Also consider dogs who are dragged along on leashes or who are otherwise controlled by "helicopter humans" and are unable to exercise their noses, other senses, and their bodies (of course, the dog's walk must be for them), sprayed with fragrances humans like but which compromise their own odors and don't allow them to smell "doggy," taken to dog parks because their human likes them but they don't, crated for hours on end while their human companions are gone, perfumed and made pretty for dog shows, bred for different looks and breed standards and who suffer from anatomical deformities that compromise their well-being and longevity, or who are abused when they misbehave or because it's easy to do so and get away with it. Jennifer Arnold notes that we abuse our power over dogs when we impose our will on them without considering their thoughts and feelings. (See also Jessica Pierce's book Run, Spot, Run: The Ethics of Keeping Pets and her essay called "Scent Identity: The importance of letting dogs smell like dogs.")

Thinking of dogs as captive beings isn’t a negative judgment because being “captive” doesn’t mean that a dog is necessarily ill treated or unhappy. Rather, it is the crucial starting point for understanding our relationships with, and responsibilities to, our furry friends, relationships that very often favor us. So, along these lines, it's essential to consider if emotional support animals, in this case, dogs, are really worse off than other homed individuals. It's not at all clear they are, and we need comparative studies before we draw any conclusions.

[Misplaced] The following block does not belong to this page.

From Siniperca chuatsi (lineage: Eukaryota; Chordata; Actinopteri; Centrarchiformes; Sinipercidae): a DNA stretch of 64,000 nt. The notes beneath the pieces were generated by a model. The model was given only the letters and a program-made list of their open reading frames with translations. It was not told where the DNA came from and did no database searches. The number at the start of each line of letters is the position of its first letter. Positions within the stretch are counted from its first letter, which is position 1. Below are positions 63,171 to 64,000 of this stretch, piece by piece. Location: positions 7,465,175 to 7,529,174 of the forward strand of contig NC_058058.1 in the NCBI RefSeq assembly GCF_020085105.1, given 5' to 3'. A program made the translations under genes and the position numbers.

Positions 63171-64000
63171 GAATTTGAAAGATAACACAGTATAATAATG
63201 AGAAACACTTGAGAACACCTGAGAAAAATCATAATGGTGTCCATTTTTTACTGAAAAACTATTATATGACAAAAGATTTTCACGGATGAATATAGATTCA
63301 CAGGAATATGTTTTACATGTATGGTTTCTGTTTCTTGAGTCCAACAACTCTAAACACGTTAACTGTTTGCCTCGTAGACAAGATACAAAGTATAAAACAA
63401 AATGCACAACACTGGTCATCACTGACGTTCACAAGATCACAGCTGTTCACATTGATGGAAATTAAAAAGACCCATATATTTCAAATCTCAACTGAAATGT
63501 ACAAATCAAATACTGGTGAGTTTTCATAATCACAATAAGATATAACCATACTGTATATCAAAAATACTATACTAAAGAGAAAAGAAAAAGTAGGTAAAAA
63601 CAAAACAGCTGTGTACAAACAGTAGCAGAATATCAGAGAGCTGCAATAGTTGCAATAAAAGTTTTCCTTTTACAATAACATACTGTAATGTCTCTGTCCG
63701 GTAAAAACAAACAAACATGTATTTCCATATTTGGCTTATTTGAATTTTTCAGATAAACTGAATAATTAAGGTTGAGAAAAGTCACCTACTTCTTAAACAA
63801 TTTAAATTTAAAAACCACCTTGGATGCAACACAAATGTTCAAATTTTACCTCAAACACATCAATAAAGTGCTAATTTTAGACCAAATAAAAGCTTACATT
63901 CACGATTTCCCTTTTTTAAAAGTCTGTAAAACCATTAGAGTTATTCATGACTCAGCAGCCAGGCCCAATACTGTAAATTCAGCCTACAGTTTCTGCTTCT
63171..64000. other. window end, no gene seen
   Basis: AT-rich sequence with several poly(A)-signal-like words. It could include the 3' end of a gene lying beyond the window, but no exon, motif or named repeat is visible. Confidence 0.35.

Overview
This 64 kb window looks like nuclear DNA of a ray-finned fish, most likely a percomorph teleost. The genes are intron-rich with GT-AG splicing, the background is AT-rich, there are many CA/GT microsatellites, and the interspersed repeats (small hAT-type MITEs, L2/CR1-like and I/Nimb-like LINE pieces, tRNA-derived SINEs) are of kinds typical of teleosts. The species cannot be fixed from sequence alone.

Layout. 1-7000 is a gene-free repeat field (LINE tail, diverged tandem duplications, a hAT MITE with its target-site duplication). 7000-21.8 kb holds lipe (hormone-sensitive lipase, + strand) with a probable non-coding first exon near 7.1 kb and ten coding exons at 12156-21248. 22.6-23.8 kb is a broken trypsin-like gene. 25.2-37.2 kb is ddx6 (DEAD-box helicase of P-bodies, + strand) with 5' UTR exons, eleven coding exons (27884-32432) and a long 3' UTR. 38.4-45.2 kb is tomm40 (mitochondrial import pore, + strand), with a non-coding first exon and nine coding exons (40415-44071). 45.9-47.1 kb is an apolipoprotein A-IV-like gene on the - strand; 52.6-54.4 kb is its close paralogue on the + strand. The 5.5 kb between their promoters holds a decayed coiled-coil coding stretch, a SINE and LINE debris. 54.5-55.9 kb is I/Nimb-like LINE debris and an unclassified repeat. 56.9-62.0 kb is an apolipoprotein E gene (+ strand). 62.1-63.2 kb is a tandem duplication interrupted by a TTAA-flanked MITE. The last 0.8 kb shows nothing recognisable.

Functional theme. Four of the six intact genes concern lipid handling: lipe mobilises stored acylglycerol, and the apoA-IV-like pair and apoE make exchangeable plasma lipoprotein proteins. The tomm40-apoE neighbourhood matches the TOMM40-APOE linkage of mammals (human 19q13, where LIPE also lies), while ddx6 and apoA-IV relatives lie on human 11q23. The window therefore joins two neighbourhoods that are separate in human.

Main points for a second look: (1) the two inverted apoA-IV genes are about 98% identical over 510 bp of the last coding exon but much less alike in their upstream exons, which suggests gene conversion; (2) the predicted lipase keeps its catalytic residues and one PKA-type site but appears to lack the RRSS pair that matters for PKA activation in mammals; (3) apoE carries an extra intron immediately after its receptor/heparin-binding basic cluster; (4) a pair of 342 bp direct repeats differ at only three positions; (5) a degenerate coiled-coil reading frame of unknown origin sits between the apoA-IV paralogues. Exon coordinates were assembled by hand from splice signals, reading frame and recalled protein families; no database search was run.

In her essay, Dr. Calder also asks, "But do emotional support animals really help people more than traditional pets?" She answers, "According to a 2016 literature review by two psychologists and a psychology graduate student, the answer is no. There is little evidence to support that emotional support animals are more effective than traditional pets. In fact, there are no specific guidelines or standards for evaluating emotional support animals," which makes legal protection complicated when a problem arises.

Choosing a large, loud, or smelly animal for emotional support, including a dog, limits options for where you and they can go

"Really any type of animal could potentially be seen as an emotional support animal...Support is just in the eyes of the beholder...Simply having the animal present can provide a benefit if someone thinks it's also important to consider the well-being of the animal." (Marc Bekoff, in "Can Peacocks Be Emotional Support Animals? It’s Complicated.")

Who you choose as an emotional support animal limits your options about where they can go, especially in public places and including public transportation. Indeed, a lot of turmoil has resulted from people trying to take large emotional support animals on different airlines, a topic that is covered in detail by Dr. Calder. (Also see "What Do Emotional Support Animals Do, Exactly?") Focusing on air travel, Dr. Calder writes, "In recent years, the number of animals flying in the cabin on airplanes has increased exponentially, due to an increase of these emotional support animals. United Airlines reported a 77 percent rise in just one year of emotional support animals. These animals fly for free, and sometimes they and their human are upgraded to first class to avoid a kerfuffle in coach."

When choosing a companion animal, it's essential to consider the well-being of the animal. Smaller dogs, for example, are more likely to be comfortable on a crowded plane full of people than a larger dog or other large animal. One of my friend's emotional support mouse did just fine on many different trips using public transportation, and she could also take her easily into other public places. When someone laughed at her choice of a mouse as a support animal, I noted that support is in the eyes of the beholder, and having the animal present can provide a benefit if someone thinks it does and feels the animal's presence.